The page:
The body of the Canadian journalist and filmmaker Dave Walker, who disappeared in Siem Reap province more than two months ago, was found Thursday morning in the Angkor Thom temple complex, police and family said.
Two teenage boys, who had gone to a forested area of the archeological park to pick fruit, stumbled upon the badly decomposed body at about 6:30 a.m. and ran half a kilometer to inform local police, according to Chao Mao Vireak, provincial immigration police chief.
“We received information at 7:30 a.m. that a body was found in the Angkor Thom complex about 250 meters from the entrance inside a small forest area,” he said. The area was sealed off with police tape, and the body will remain unmoved as police await the arrival today of a forensic pathologist from Bangkok, at the request of the Canadian Embassy in Thailand.
Dave Walker, 58, who lived in Cambodia on and off over the past two decades, disappeared without a trace after leaving his guesthouse in Siem Reap City on February 14 while staff cleaned his room. He left behind personal belongings including his phone, laptop and passport.
On Thursday morning, the owner of the Green Village Angkor Guesthouse, along with the victim’s friend and business partner, accompanied police to the popular tourist site to help identify the body, said provincial police chief Sort Nady.
“His friend and the owner of the guesthouse confirmed that the body is that of the journalist because he was dressed in his own clothes that he wore at the time of his disappearance,” Mr. Nady said.
“So far, our police have not concluded whether the death is the result of a murder or natural causes as we are awaiting analysis of the body by experts from Thailand.”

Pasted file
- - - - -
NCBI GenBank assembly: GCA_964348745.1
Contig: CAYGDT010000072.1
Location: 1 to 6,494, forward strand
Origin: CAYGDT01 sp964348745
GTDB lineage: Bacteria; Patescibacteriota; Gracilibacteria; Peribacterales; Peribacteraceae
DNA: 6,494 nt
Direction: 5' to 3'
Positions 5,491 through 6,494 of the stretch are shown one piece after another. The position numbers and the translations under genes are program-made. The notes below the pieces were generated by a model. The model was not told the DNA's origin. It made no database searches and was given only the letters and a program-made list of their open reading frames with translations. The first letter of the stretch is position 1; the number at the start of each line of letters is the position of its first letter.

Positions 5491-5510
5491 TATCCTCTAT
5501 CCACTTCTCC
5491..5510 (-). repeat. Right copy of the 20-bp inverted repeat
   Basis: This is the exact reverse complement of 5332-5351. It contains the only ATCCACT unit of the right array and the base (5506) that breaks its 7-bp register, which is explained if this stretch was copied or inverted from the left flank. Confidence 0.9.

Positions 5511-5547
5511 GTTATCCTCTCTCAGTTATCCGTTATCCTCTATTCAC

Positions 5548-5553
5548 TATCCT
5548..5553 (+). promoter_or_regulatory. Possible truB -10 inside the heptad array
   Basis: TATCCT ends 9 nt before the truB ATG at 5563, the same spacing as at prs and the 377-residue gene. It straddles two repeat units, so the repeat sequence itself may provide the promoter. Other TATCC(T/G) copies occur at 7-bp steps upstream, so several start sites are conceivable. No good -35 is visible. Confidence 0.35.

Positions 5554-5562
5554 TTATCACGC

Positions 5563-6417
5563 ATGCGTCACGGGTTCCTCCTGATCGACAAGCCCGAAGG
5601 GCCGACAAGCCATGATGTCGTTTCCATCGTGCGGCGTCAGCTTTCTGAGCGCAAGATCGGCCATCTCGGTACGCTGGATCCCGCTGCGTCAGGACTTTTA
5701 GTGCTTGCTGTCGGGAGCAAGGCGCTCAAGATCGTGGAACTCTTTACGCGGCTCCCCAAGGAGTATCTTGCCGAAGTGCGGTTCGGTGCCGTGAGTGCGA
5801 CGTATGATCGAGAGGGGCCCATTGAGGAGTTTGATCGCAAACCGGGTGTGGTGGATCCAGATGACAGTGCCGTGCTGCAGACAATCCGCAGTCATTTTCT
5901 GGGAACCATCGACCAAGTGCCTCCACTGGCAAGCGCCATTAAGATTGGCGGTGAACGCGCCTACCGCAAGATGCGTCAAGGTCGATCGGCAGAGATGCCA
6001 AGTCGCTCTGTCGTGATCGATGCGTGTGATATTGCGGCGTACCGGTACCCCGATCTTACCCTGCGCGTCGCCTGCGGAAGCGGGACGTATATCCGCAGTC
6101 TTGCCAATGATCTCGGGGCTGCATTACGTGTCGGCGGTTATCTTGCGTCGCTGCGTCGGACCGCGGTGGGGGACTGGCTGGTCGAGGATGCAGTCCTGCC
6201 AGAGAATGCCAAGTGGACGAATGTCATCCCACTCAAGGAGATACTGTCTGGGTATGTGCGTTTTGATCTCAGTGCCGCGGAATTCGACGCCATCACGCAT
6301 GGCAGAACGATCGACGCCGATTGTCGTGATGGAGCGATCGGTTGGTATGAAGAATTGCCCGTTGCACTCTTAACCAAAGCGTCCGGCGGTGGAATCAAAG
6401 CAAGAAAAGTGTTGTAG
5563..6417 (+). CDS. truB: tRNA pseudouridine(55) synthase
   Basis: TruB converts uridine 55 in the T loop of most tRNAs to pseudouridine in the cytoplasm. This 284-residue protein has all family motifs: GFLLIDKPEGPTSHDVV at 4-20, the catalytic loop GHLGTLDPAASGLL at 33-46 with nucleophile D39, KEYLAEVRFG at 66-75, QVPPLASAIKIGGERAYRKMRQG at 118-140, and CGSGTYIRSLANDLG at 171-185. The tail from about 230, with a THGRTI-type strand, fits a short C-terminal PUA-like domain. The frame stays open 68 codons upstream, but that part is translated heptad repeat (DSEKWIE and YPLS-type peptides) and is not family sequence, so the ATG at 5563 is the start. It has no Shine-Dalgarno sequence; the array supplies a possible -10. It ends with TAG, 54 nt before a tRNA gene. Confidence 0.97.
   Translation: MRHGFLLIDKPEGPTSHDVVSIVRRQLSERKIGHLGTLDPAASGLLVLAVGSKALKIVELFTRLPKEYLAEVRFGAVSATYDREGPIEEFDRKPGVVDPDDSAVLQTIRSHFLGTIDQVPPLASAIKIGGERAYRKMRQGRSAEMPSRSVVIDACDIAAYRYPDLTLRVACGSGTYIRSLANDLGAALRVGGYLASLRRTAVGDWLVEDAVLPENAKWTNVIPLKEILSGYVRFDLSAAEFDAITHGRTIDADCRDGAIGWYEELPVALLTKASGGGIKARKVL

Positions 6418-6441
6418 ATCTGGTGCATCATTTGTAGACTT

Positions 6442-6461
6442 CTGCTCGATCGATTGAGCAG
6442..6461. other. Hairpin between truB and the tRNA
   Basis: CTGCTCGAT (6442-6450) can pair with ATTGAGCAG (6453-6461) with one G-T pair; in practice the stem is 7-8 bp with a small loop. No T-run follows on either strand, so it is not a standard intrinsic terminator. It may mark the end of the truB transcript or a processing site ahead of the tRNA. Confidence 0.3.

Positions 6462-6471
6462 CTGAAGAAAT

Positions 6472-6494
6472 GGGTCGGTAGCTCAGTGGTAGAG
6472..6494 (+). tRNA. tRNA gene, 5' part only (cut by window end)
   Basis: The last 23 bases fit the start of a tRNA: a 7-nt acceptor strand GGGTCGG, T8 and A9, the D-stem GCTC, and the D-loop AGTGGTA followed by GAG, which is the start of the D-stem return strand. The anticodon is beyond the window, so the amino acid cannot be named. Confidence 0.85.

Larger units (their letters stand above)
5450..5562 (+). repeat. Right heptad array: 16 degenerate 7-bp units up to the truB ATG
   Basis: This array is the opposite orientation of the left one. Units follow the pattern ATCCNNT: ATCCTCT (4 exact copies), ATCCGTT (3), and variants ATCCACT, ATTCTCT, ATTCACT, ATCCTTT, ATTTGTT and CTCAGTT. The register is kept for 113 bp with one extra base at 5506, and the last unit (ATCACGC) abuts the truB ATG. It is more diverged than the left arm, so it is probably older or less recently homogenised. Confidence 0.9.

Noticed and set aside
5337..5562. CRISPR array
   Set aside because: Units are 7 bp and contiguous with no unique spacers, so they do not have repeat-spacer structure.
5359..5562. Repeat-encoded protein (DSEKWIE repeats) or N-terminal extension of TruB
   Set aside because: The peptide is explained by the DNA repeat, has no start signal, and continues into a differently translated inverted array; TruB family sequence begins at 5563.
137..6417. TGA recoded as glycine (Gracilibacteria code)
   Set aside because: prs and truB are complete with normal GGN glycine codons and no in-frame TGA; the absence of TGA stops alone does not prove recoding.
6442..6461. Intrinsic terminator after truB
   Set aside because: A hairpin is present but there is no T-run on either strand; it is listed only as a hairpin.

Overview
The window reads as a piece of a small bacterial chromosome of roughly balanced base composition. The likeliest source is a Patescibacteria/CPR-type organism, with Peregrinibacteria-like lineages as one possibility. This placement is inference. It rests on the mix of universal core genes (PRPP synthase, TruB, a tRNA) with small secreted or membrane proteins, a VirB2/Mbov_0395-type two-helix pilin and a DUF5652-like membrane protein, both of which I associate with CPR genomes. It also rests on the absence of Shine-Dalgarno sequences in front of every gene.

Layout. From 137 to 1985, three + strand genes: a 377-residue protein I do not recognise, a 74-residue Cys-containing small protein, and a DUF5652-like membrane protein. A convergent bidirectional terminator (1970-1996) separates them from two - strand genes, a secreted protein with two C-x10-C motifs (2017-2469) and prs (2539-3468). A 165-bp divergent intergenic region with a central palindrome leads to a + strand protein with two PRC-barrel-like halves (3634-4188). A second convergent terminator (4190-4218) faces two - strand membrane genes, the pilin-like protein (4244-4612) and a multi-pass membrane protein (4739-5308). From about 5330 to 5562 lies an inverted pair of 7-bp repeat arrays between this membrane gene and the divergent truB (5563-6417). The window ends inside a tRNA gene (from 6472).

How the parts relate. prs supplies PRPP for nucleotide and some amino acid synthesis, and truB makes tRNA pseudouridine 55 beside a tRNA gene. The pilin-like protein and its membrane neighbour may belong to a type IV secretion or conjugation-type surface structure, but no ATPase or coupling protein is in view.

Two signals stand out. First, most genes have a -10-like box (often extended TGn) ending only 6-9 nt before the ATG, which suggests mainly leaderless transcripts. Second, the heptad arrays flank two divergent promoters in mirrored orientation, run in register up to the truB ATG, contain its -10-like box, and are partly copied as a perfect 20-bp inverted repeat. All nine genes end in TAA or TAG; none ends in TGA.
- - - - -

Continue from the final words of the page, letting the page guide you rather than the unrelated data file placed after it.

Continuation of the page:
A statement released by the victim’s family Thursday said that a medical professional examined the body at their request but failed to determine a cause of death, and that a pathologist was being brought in to carry out a post mortem exam to establish the cause and time of death.
“Dave Walker’s family asks that the Cambodian authorities continue their efforts to determine the cause of Dave’s disappearance and death and Dave’s family and loved ones request that the Canadian government begin now to formally investigate, in order to move forward and bring those who were responsible for Dave’s senseless death to justice,” the family’s statement says.
Lieutenant General Kirth Chantharith, National Police spokesman, said it was too early to determine whether the journalist’s death may have involved foul play, adding that the body was too decomposed for Cambodian police to reach any conclusions about the cause of death.
“The body was found after two months, which makes it difficult for Cambodian police. But we have reported to the Canadian Embassy and they are sending a forensics team and police investigators from Canada…and we will cooperate alongside them,” he said.
Dave Walker’s disappearance—and death—has confounded his family, friends and police, who until Thursday’s chance discovery had unturned no evidence in their efforts to solve the mystery.
Originally from Edmonton, Canada, he had a long relationship with Cambodia that began in the 1980s, when he worked as an investigator for a family of Cambodian refugees living in Canada and successfully located their 15-year-old daughter in a refugee camp in Thailand.
In July 2012, he set up an independent film company called Animist Farm Films and had been working on a documentary about the Khmer Rouge regime with his business partner, 37-year-old Sonny Chhoun, who helped police identify the body.
Mr. Chhoun said he hopes his longtime friend gets the investigation he deserves.
“I hope the police don’t just want to wrap up the case as soon as possible, because though I recognized his clothes and shoes. Other than that I really could not tell whether it was him or not,” he said.
“There are many questions, such as how he got to Angkor Thom—did he walk, did he get a tuk-tuk, did he pay and get a ticket to get into the park? But mostly, I just want his body and the case to be treated professionally.”
(Additional reporting by Saing Soenthrith)